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An equivalent way of stating the law is that the solubility of a gas in a liquid is directly proportional to the partial pressure of the gas above the liquid.
An everyday example of Henry's law is given by carbonated soft drinks. Before the bottle or can of carbonated drink is opened, the gas above the drink is almost pure carbon dioxide at a pressure slightly higher than atmospheric pressure. The drink itself contains dissolved carbon dioxide. When the bottle or can is opened, some of this gas escapes, giving the characteristic hiss (or "pop" in the case of a sparkling wine bottle). Because the partial pressure of carbon dioxide above the liquid is now lower, some of the dissolved carbon dioxide comes out of solution as bubbles. If a glass of the drink is left in the open, the concentration of carbon dioxide in solution will come into equilibrium with the carbon dioxide in the air, and the drink will go "flat".
Henry's law can be put into mathematical terms (at constant temperature) as
where p is the partial pressure of the solute in the gas above the solution, c is the concentration of the solute and kH is a constant with the dimensions of pressure divided by concentration. The constant, known as the Henry's law constant, depends on the solute, the solvent and the temperature.
There are various other forms of Henry's Law which define the constant kH differently and require different dimensional units. In particular, the "concentration" of the solute in solution may also be expressed as a mole fraction or as a molarity.
|caq||= concentration (or molarity) of gas in solution (in mol/L)|
|cgas||= concentration of gas above the solution (in mol/L)|
|p||= partial pressure of gas above the solution (in atm)|
|x||= mole fraction of gas in solution (dimensionless)|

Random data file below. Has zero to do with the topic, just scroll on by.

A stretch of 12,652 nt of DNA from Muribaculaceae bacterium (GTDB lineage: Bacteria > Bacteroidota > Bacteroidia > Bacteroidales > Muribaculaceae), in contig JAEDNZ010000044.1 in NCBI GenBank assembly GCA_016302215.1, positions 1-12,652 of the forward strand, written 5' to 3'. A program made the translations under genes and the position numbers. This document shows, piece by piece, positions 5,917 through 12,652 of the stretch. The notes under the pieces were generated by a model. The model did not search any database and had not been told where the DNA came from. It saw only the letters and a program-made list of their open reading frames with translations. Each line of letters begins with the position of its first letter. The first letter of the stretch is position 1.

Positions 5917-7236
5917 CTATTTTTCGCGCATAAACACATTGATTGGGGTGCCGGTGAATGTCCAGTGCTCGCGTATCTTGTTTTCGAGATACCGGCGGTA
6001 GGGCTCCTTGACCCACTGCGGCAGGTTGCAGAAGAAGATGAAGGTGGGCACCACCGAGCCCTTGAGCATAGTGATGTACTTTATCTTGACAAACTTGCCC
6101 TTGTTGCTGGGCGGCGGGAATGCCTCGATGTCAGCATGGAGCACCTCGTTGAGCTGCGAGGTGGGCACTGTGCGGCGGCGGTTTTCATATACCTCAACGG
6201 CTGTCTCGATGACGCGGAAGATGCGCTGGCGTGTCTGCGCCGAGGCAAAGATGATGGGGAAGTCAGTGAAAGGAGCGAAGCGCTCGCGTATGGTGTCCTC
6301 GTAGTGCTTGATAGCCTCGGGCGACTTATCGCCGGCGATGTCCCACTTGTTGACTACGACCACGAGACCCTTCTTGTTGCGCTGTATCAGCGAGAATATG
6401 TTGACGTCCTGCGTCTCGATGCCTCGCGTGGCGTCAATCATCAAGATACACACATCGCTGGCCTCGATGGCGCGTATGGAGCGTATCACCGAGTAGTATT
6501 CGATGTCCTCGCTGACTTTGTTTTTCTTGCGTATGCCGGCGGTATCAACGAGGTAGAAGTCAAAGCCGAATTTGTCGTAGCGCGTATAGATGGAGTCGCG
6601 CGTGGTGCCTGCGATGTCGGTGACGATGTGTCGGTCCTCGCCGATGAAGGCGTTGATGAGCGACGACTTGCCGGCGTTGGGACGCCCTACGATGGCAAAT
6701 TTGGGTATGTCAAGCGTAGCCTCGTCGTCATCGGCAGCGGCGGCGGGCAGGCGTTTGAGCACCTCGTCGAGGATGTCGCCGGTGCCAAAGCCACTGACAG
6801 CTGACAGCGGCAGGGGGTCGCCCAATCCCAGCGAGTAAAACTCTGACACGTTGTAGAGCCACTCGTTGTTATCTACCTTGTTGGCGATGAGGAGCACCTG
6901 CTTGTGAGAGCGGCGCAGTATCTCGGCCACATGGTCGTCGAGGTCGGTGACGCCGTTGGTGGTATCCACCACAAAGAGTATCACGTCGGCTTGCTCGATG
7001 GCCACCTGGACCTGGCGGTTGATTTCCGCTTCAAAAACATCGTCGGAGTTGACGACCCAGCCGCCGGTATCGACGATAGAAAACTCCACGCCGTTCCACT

As can be seen by comparing the equations in the above table, the Henry's law constant kH,pc is simply the inverse of the constant kH,cp. Since all kH may be referred to as Henry's law constants, readers of the technical literature must be quite careful to note which version of the equation is being used.
It should also be noted, the Henry's law is a limiting law that only applies for 'sufficiently dilute' solutions. The range of concentrations in which it applies becomes narrower the more the system diverges from ideal behavior. Roughly speaking, that is the more chemically 'different' the solute is from the solvent. Typically, Henry's law is only applicable to gas solute mole fractions less than 0.03.
It also only applies simply for solutions where the solvent does not react chemically with the gas being dissolved. A common example of a gas that does react with the solvent is carbon dioxide, which forms carbonic acid (H2CO3) to a certain degree with water.
When the temperature of a system changes, the Henry constant will also change. This is why some people prefer to name it Henry coefficient. Multiple equations assess the effect of temperature on the constant. These forms of the van 't Hoff equation are examples:
This equation is only an approximation, and should be used only when no better, experimentally derived formula is known for a given gas.
The following table lists some values for constant C (in Kelvins) in the equation above:
Because solubility of permanent gases usually decreases with increasing temperature at around the room temperature, the partial pressure a given gas concentration has in liquid must increase. While heating water (saturated with nitrogen) from 25 to 95 °C, the solubility will decrease to about 43% of its initial value. This can be verified when heating water in a pot; small bubbles evolve and rise long before the water reaches boiling temperature. Similarly, carbon dioxide from a carbonated drink escapes much faster when the drink is not cooled because the required partial pressure of CO2 to achieve the same solubility increases in higher temperatures. Partial pressure of CO2 in the gas phase in equilibrium with seawater doubles with every 16 °K increase in temperature.